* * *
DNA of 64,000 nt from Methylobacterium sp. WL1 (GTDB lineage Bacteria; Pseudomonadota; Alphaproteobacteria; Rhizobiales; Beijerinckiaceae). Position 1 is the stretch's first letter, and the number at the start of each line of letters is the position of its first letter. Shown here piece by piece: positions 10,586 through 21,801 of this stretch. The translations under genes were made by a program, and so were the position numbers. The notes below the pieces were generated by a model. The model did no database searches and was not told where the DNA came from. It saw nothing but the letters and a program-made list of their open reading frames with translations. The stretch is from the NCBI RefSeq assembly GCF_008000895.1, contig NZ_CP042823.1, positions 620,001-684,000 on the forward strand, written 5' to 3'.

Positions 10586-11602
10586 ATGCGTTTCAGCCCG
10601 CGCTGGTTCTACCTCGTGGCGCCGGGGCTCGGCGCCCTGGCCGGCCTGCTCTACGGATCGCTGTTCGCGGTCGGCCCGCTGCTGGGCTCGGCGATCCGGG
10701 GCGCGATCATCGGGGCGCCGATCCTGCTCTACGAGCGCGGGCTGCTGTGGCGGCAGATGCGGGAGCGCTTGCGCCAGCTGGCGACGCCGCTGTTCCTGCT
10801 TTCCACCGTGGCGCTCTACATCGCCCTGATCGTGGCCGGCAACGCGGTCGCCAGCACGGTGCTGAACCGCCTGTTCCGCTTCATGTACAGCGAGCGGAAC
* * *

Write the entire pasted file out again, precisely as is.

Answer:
DNA of 64,000 nt from Methylobacterium sp. WL1 (GTDB lineage Bacteria; Pseudomonadota; Alphaproteobacteria; Rhizobiales; Beijerinckiaceae). Position 1 is the stretch's first letter, and the number at the start of each line of letters is the position of its first letter. Shown here piece by piece: positions 10,586 through 21,801 of this stretch. The translations under genes were made by a program, and so were the position numbers. The notes below the pieces were generated by a model. The model did no database searches and was not told where the DNA came from. It saw nothing but the letters and a program-made list of their open reading frames with translations. The stretch is from the NCBI RefSeq assembly GCF_008000895.1, contig NZ_CP042823.1, positions 620,001-684,000 on the forward strand, written 5' to 3'.

Positions 10586-11602
10586 ATGCGTTTCAGCCCG
10601 CGCTGGTTCTACCTCGTGGCGCCGGGGCTCGGCGCCCTGGCCGGCCTGCTCTACGGATCGCTGTTCGCGGTCGGCCCGCTGCTGGGCTCGGCGATCCGGG
10701 GCGCGATCATCGGGGCGCCGATCCTGCTCTACGAGCGCGGGCTGCTGTGGCGGCAGATGCGGGAGCGCTTGCGCCAGCTGGCGACGCCGCTGTTCCTGCT
10801 TTCCACCGTGGCGCTCTACATCGCCCTGATCGTGGCCGGCAACGCGGTCGCCAGCACGGTGCTGAACCGCCTGTTCCGCTTCATGTACAGCGAGCGGAAC